NASA is holding the Lunabotics Mining Competition at the Kennedy Space Center Visitor Complex this week.
The Lunabotics Mining Competition is a university-level competition designed to engage and retain students in science, technology, engineering and mathematics (STEM). There is particular relevance to NASA’s recently announced mission to find an asteroid by 2016 and then bring it to Cis-Lunar space, the technology concepts developed by the university teams for this competition conceivably could be used to mine resources on Asteroids as well as Mars. Robotic miners, just like these, will allow us to take samples at the returned Asteroid and give us valuable information to prepare for other deep space missions.
The challenge is for students to design and build a remote controlled or autonomous excavator that can collect and deposit a minimum of 10 kilograms of regolith simulant (aggregate) within 10 minutes. Regolith exists not only on Earth’s moon, but also on most planetary bodies such as Asteroids, Moons of Mars and Mars itself.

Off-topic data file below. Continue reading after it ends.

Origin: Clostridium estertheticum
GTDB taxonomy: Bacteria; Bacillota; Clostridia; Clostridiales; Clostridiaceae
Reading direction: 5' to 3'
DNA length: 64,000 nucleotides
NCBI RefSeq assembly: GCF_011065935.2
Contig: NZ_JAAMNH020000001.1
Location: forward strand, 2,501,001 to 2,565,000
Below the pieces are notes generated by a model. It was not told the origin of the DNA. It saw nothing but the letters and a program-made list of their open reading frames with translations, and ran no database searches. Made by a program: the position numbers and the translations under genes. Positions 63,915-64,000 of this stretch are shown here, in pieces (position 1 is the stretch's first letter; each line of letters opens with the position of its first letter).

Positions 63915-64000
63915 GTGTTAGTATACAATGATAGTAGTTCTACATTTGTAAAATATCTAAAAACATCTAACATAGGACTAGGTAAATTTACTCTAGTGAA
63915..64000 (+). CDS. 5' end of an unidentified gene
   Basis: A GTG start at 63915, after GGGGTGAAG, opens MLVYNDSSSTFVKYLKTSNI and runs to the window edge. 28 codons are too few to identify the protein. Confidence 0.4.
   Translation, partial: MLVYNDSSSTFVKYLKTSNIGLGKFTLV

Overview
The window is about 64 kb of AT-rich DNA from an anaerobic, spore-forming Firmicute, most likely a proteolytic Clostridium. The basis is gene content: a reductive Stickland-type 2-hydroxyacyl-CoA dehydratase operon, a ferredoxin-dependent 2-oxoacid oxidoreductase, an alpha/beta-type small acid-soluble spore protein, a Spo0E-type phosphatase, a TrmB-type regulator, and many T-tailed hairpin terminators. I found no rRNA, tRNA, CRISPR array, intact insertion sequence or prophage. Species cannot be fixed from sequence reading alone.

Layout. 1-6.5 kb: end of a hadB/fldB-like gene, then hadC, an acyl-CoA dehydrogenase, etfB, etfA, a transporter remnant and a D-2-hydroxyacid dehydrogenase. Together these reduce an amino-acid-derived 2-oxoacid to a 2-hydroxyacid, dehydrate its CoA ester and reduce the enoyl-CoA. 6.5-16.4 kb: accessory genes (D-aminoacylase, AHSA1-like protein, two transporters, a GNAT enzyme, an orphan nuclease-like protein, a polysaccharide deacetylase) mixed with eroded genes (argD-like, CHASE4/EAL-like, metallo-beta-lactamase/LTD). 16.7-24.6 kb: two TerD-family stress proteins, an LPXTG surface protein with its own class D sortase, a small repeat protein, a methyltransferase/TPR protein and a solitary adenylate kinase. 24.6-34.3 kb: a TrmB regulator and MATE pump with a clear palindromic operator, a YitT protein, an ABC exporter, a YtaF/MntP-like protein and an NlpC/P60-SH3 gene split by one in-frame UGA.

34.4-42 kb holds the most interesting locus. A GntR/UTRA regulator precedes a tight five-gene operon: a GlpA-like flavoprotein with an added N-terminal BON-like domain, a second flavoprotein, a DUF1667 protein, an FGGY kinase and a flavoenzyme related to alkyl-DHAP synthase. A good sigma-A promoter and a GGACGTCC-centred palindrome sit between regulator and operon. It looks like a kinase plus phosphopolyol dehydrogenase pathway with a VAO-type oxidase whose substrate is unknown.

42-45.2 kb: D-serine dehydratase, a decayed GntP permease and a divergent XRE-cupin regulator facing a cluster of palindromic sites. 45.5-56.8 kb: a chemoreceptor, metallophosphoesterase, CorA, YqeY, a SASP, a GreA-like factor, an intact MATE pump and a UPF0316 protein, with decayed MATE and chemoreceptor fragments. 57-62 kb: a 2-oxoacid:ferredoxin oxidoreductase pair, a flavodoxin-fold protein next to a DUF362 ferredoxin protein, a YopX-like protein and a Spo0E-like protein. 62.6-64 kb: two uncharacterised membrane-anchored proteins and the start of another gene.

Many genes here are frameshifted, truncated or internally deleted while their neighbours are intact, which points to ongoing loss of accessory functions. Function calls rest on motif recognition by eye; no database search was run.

The complexities of the challenge include the abrasive characteristics of the simulant, the weight and size limitations of the robot, and the ability to control it from a remote control center. The scoring for the mining category will require teams to consider a number of design operation factors such as dust tolerance and projection, communications, vehicle mass, energy/power required, and full autonomy.
Here is a video in which the camera for the first half wanders around the event hall showing the student teams preparing their lunar mining robots for the contest. The second half shows the robots in the lunar simulant arena:
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